This testing method is the most effective way to measure moisture in concrete, especially when the RH testing is done in situ.

In other words, the measuring should be done within the slab itself via an inserted probe. This fully complies with the guidelines of ASTM F2170.

And if you’re inserting probes into your concrete slab to determine how the rest of the moisture management process will go, you want a relative humidity testing system you can fully rely on.

That’s where Wagner Meters comes in.

Wagner Meters: The Key to Proper Moisture Management

RH system can give you all the information you need to properly assess your concrete slab’s moisture condition.

When you’re preparing a concrete slab for flooring, it’s not just the floor that’s at stake. It’s your reputation. You want to be confident in your moisture management process. You want to be able to provide complete success for your clients’ flooring projects.

Wagner Meters helps you achieve this level of quality and confidence with its revolutionary, easy-to-use, complete RH testing system.

Let’s take a look at what this system entails.

Rapid RH® sensors

These small sensors are the cornerstone of the system, as they provide the last word in the moisture measurement process. You can use them alone for successful RH monitoring in your concrete slab.

These sensors give you accurate RH measurements throughout the slab so you can be continually informed of its moisture condition and track how fast it’s drying.

This means you can give your clients a more reliable timeline, protecting your schedule while also managing their expectations and safeguarding your reputation.

In situ sensors are placed by drilling into the slab and inserting the probe.

Once within the hole, the single-use sensor can remain there and take RH measurements as long as you need to measure them.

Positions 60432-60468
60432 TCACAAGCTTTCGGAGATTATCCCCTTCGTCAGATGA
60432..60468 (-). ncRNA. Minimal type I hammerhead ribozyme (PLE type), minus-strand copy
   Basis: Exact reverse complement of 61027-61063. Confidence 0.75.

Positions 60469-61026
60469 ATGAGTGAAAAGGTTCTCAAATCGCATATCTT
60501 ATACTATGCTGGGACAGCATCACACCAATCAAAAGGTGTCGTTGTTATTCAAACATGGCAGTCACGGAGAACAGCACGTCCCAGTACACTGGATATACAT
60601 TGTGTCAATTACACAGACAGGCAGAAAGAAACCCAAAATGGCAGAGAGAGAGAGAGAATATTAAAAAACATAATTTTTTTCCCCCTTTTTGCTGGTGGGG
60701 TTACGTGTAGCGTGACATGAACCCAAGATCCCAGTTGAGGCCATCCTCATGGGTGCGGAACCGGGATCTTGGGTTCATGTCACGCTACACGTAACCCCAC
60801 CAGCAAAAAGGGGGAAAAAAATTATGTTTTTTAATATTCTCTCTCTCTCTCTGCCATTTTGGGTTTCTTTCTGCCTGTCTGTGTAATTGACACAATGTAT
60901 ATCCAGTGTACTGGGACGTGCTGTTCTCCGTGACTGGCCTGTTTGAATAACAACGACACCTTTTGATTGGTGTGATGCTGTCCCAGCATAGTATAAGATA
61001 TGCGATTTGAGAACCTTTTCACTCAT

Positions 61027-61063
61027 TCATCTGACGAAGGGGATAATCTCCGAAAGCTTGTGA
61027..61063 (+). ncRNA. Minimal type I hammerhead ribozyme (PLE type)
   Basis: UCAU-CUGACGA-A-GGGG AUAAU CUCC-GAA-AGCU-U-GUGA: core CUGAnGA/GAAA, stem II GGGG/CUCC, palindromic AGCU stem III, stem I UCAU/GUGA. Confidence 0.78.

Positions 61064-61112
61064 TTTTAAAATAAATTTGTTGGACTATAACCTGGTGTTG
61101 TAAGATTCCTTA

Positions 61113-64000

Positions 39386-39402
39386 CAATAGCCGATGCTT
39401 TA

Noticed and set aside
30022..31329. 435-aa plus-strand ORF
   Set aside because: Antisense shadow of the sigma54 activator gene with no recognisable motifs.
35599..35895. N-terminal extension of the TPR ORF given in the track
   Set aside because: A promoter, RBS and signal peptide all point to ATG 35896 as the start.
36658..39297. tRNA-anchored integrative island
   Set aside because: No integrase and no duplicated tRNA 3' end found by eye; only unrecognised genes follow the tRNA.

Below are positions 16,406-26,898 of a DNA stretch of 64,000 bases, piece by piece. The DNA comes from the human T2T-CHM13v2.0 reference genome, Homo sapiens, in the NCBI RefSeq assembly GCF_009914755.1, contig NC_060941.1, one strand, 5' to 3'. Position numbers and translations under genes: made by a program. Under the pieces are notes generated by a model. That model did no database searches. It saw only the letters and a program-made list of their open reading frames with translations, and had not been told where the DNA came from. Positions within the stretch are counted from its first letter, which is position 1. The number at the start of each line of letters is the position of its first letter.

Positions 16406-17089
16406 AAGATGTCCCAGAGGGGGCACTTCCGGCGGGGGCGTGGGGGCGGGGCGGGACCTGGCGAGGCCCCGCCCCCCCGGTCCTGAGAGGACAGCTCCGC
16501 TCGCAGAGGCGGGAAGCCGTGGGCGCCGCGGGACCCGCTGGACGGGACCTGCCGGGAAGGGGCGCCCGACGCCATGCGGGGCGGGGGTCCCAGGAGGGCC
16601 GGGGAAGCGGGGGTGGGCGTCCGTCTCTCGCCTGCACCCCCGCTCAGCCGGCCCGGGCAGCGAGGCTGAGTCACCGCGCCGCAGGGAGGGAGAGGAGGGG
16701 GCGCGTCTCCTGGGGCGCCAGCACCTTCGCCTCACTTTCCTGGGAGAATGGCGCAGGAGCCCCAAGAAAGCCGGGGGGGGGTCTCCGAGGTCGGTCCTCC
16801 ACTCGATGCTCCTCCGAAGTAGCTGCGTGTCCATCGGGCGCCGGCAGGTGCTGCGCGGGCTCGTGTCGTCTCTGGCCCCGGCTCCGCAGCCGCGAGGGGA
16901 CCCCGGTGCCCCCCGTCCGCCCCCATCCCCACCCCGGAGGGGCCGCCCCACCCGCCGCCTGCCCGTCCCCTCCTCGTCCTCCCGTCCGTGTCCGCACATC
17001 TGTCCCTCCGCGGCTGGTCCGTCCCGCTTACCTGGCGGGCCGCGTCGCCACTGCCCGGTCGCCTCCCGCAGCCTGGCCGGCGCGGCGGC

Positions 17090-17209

To further save you effort, you can also use the RH sensors together with the DataGrabber® loggers. When it’s paired with Wagner’s DataMaster™ smartphone app, all you have to do is walk around the jobsite and approach each sensor; the test data will transfer straight to the app for you to check.

One Wagner customer, Bill Lepito, does hundreds of RH tests a year. He says, “I’ve been using Wagner for eight or nine years. It’s fast, simple and effective.”

Why Not Choose the Most Accurate, User-Friendly Relative Humidity Testing System Available?

You may do everything else right, but if the concrete moisture conditions aren’t properly measured and managed, the integrity of your slab (and anything installed over it) is at stake.

And how can the moisture conditions be properly managed if they’re not properly measured?

When you use Rapid RH in situ sensors, you can rest assured that at any point in the drying process, you’ll know exactly how much moisture remains within the slab. This peace of mind can also extend to the rest of your team and to your clients. They’ll know that your project’s timeline is based on the most accurate data possible.

So if you want to safeguard your success in flooring projects, it makes sense to use the most user-friendly, reliable concrete moisture measurement tools on the market.

Make the Rapid RH system your number-one choice for moisture management!

And you don’t have to stop there. Learn more about our comprehensive moisture management systems.